Al Mezan Center for Human Rights (Al Mezan) and Al-Haq have submitted information to the UN Special Rapporteurs on the Right to Food and on Human Rights and Hazardous Substances and Wastes for their upcoming joint report to the UN Human Rights Council in March 2017. The submission focuses on the situation of farmers in Gaza living within an area designated by Israel as “access restricted” (up to approximately 1,500 meters from the border fence) who have had their vegetable fields and crops destroyed by chemicals sprayed by Israeli aircraft. In the submission, Al Mezan and Al-Haq note that the violations cited of peoples’ rights to food, water, and a healthy environment in Gaza must be seen in conjunction with the context of the ten-year closure and blockade in Gaza, which collectively punishes the entire population of 2 million people, in direct violation of international humanitarian and human rights law.
The submission highlights specific cases of ten farmers whose land was affected by the chemical spraying during October 2014. Significantly, however, this occurrence was not a one-time event: Israeli authorities acknowledge aerial spraying of chemicals is carried out regularly for security purposes near the border fence (as per a letter sent to Al Mezan dated 31 July 2016). Although monetary damages for farmers affected by such spraying can be estimated in numeric terms, the long-term effects of the spraying on land and water resources, and on peoples’ health remain incalculable, most especially in light of the lack of clarity from Israeli authorities regarding precisely the chemical compounds, concentrations of chemicals and quantities, were used.
Despite the systematic legal barriers faced by Palestinians in the Israeli court system, the ten farmers are proceeding to seek damages to hold responsible actors legally accountable with the help of Al Mezan (granted power of attorney), in a legal initiative led by Adalah–The Legal Center for Arab Minority Rights in Israel and Gisha–Legal Center for Freedom of Movement. They have estimated that the total affected land area belonging to the farmers amounts to 81,300 square meters, with immediate losses estimated at ILS 55,919 (approximately USD 14,532), plus ILS 71,487 (approximately USD 18,577) in water costs required for irrigation and replanting of the destroyed fields, and that 200 people are affected, including the farmers, their families, and the lessors who are leasing farmers the land.
The submission also explains that Israel’s frequent bombardments of Gaza - which target civilian communities and public infrastructure en masse - have devastating impacts on farmers and fishing communities. Farmers’ lands are destroyed, livestock are killed, access to necessary water as well as electricity (relied upon for irrigation and household needs) is denied, and they may be injured or killed while tending to their fields (along with family members). Meanwhile, fishing communities are subjected to attacks by Israeli forces using live fire, arbitrary arrest and detention, and the destruction and confiscation of fishing boats and equipment - even within the permitted fishing zone according to Israeli policy of six nautical miles (as opposed to the 20 nautical miles as designated under the Oslo Accords). In effect, these violations of international law mean that both coastal and in-land communities in Gaza are subjected to forced displacement, impoverishment and loss of livelihood.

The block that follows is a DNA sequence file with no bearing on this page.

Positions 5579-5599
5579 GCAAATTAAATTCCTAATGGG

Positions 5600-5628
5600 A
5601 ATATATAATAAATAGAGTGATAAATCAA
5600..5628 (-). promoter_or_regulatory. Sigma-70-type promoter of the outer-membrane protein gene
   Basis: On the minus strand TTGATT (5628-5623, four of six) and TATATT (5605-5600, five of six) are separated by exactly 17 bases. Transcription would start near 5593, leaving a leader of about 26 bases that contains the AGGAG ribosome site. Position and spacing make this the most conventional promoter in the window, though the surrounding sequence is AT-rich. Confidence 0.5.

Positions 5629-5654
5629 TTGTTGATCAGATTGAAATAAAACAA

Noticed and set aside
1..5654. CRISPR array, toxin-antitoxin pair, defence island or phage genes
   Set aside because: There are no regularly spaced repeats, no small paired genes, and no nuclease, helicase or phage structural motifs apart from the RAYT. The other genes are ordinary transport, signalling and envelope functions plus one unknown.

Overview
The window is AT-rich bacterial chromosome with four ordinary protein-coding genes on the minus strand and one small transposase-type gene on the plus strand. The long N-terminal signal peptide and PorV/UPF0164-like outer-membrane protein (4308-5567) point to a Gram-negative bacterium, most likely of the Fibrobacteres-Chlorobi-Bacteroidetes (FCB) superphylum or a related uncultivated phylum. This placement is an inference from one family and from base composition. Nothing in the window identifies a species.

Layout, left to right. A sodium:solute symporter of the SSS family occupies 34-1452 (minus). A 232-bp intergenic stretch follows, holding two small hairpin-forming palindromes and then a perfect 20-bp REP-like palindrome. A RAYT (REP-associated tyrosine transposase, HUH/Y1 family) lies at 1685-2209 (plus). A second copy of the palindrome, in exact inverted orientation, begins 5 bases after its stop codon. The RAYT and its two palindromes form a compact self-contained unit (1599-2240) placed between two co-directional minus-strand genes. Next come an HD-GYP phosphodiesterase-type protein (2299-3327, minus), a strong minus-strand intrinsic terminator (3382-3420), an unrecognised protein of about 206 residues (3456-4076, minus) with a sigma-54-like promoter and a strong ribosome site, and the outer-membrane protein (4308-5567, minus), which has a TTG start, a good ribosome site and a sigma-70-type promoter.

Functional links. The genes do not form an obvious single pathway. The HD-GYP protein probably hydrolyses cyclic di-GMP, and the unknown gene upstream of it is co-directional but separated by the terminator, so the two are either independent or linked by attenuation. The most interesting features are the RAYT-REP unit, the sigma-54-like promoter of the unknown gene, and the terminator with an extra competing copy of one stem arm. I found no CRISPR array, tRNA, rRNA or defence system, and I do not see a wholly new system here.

In response to the information contained in their submission, Al Mezan and Al-Haq are calling on the UN Special Rapporteurs to:
--Highlight the need for appropriate Israeli authorities to be held accountable for aerial spraying and for legal remedy and reparation to be made available to impacted farmers;
--Call on Israeli authorities to immediately disclose information on all chemicals used during aerial spraying, locations around Gaza and the West Bank where aerial spraying takes place, frequency of spraying, and any health or environmental impact assessments (including assessments of potential spray drift and transboundary implications);
-- Seek opportunities to undertake a visit to Gaza to speak directly with farmers and fishing communities, whose rights to food and livelihood are directly linked to the ongoing violence perpetrated by Israeli forces, and
-- Call on Israel to immediately lift the closure/blockade on Gaza, particularly given the devastating impact on the rights to food, livelihood and life, and the corresponding lack of possibilities for there to be remediation of land contaminated by toxic substances and wastes.
 The letter from the Israeli authorities was sent in response to queries sent by Al Mezan along with Adalah–The Legal Center for Arab Minority Rights in Israel and Gisha–Legal Center for Freedom of Movement.
 Due to restrictive amendments to Israel’s tort legislation, particularly the eighth amendment, financial requirements, and inability to physically access the courts and lawyers due to the closure, the Israeli court system and authorities block all effective remedy for Palestinian claimants from Gaza. For more information: http://mezan.org/en/post/20954
 The closure and blockade in Gaza severely restricts peoples’ freedom of movement and importation of goods. Limited exceptions in these categories exclude the entry of scientific and chemical experts relating to herbicides/pesticides, and laboratory equipment, which would enable Palestinians in Gaza to ascertain the full human and environmental health impacts of the chemicals sprayed. Meanwhile, the imposed closure means that Palestinian and/or international teams who could undertake soil and water testing and offer support or suggestions for remediation of areas contaminated by toxic substances and waste (including military remnants) are effectively blocked from even entering Gaza.